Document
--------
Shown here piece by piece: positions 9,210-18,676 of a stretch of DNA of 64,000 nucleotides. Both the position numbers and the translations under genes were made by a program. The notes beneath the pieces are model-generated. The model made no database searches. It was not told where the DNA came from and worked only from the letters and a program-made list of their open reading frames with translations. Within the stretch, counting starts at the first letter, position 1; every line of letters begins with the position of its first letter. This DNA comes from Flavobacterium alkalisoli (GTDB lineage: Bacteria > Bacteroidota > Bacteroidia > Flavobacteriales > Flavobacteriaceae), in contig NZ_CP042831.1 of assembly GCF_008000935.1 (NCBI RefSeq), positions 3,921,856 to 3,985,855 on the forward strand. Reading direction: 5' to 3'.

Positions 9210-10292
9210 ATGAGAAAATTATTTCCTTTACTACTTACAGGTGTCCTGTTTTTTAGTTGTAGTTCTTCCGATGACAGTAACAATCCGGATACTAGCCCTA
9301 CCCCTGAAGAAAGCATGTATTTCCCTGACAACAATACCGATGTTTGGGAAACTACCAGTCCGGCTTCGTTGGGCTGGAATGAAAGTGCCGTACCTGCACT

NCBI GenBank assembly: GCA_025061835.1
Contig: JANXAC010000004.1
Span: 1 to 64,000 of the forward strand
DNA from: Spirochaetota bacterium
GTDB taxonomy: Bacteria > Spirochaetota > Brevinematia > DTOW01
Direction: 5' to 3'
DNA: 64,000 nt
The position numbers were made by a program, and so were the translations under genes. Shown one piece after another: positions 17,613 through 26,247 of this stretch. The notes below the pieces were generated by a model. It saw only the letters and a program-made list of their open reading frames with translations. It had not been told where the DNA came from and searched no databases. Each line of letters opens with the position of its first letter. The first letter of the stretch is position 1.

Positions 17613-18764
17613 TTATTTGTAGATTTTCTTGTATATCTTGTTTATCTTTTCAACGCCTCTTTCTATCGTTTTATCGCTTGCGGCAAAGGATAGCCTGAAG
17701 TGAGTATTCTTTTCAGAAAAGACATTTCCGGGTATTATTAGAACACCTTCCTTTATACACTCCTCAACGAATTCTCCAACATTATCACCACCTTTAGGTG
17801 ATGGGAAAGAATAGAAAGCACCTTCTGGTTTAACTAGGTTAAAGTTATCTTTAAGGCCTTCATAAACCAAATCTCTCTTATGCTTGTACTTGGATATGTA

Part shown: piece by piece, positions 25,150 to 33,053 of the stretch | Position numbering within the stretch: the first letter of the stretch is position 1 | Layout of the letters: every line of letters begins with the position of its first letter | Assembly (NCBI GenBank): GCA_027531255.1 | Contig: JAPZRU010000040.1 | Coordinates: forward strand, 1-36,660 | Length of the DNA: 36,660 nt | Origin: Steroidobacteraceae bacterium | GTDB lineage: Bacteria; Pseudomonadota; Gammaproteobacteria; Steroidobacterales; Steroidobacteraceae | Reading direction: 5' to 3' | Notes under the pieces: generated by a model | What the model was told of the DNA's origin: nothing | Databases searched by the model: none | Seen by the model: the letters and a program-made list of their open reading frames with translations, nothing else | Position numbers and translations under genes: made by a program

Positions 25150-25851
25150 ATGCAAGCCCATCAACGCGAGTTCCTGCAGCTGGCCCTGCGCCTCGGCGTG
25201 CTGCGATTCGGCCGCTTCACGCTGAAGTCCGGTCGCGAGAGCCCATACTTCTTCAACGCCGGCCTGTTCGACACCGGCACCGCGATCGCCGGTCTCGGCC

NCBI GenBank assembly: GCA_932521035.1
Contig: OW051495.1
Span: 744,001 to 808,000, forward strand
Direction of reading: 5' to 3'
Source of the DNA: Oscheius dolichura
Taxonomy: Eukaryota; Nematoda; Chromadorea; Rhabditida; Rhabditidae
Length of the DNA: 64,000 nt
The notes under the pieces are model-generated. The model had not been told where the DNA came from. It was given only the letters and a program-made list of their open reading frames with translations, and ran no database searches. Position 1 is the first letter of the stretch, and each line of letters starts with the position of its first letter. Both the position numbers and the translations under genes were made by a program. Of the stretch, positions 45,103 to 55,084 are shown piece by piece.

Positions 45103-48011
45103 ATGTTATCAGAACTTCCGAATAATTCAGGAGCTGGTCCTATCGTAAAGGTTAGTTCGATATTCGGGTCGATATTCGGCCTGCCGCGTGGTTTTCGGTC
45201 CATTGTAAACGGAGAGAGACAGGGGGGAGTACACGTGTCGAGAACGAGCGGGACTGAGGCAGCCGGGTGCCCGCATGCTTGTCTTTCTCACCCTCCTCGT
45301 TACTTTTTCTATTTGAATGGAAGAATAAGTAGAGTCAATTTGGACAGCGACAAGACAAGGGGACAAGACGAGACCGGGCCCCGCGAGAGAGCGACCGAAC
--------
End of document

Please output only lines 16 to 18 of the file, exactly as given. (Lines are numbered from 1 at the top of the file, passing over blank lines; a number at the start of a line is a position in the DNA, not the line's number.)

17801 ATGGGAAAGAATAGAAAGCACCTTCTGGTTTAACTAGGTTAAAGTTATCTTTAAGGCCTTCATAAACCAAATCTCTCTTATGCTTGTACTTGGATATGTA

Part shown: piece by piece, positions 25,150 to 33,053 of the stretch | Position numbering within the stretch: the first letter of the stretch is position 1 | Layout of the letters: every line of letters begins with the position of its first letter | Assembly (NCBI GenBank): GCA_027531255.1 | Contig: JAPZRU010000040.1 | Coordinates: forward strand, 1-36,660 | Length of the DNA: 36,660 nt | Origin: Steroidobacteraceae bacterium | GTDB lineage: Bacteria; Pseudomonadota; Gammaproteobacteria; Steroidobacterales; Steroidobacteraceae | Reading direction: 5' to 3' | Notes under the pieces: generated by a model | What the model was told of the DNA's origin: nothing | Databases searched by the model: none | Seen by the model: the letters and a program-made list of their open reading frames with translations, nothing else | Position numbers and translations under genes: made by a program

Positions 25150-25851